They say that CCS is caused by stress. At the time, I had no stress. The most stressful time in my life was when I was 21-22. So I don’t think stress causes CCS since it’s an older adult disease; although it could be an accumulation of stress. I’m a sanguine/phlegmatic personality, so I don’t show stress, but being human I must have it.

More people die from it since it is an elderly disease. I was 59-60 when I got it. I was healthy and could fight it off until it worked it’s way through me. But if I were in my 80’s or 90’s, I doubt I would have lasted.

However, the most important thing I learned from the experience is to trust myself. I’m the one who diagnosed myself—with google! The doctor thought it was ulcerative colitis. Doctors may be experts in their field, but I’m the expert on “me.” I know me best. I also learned that a sick person should bring along another person to hear. My husband came with me most of the time and we were amazed at what I thought I heard and what he had heard was different. Support is always welcome.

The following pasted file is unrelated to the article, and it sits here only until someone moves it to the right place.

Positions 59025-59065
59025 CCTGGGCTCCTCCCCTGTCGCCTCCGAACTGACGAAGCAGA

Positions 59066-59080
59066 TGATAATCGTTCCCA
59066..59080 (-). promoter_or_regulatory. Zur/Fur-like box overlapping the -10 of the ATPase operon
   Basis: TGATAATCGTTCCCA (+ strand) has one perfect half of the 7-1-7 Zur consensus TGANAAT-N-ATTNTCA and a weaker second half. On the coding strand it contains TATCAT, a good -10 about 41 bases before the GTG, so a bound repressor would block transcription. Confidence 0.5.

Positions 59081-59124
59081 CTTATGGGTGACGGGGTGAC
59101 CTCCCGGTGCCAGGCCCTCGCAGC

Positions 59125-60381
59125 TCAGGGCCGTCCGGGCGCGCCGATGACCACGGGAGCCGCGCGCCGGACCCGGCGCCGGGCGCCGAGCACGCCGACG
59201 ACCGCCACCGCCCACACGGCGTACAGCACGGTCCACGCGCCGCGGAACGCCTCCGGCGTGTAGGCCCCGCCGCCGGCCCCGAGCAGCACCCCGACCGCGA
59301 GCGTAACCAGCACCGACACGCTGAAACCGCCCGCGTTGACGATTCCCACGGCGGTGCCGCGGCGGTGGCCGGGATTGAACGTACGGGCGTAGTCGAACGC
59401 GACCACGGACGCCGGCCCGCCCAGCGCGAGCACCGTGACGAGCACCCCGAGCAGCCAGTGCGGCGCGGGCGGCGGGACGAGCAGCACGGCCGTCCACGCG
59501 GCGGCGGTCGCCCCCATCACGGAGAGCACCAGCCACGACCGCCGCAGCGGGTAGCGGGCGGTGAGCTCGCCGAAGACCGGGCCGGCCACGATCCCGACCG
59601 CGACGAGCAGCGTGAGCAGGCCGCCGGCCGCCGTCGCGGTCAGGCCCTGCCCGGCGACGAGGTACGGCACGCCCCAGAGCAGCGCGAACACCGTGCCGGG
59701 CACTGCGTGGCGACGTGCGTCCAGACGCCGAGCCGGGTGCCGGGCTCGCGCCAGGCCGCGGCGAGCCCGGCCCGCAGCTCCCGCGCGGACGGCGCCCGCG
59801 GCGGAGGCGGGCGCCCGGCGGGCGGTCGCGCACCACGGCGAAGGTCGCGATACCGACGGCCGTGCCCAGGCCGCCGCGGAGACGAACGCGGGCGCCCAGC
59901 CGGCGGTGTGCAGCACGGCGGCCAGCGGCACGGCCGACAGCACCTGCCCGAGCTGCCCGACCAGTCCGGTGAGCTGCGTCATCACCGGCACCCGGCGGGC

Presently, I’m a healthy 70 year old, who thinks back on her CCS experience as a crucible of fire. I survived it and am all the better because of it. Thanks be to God.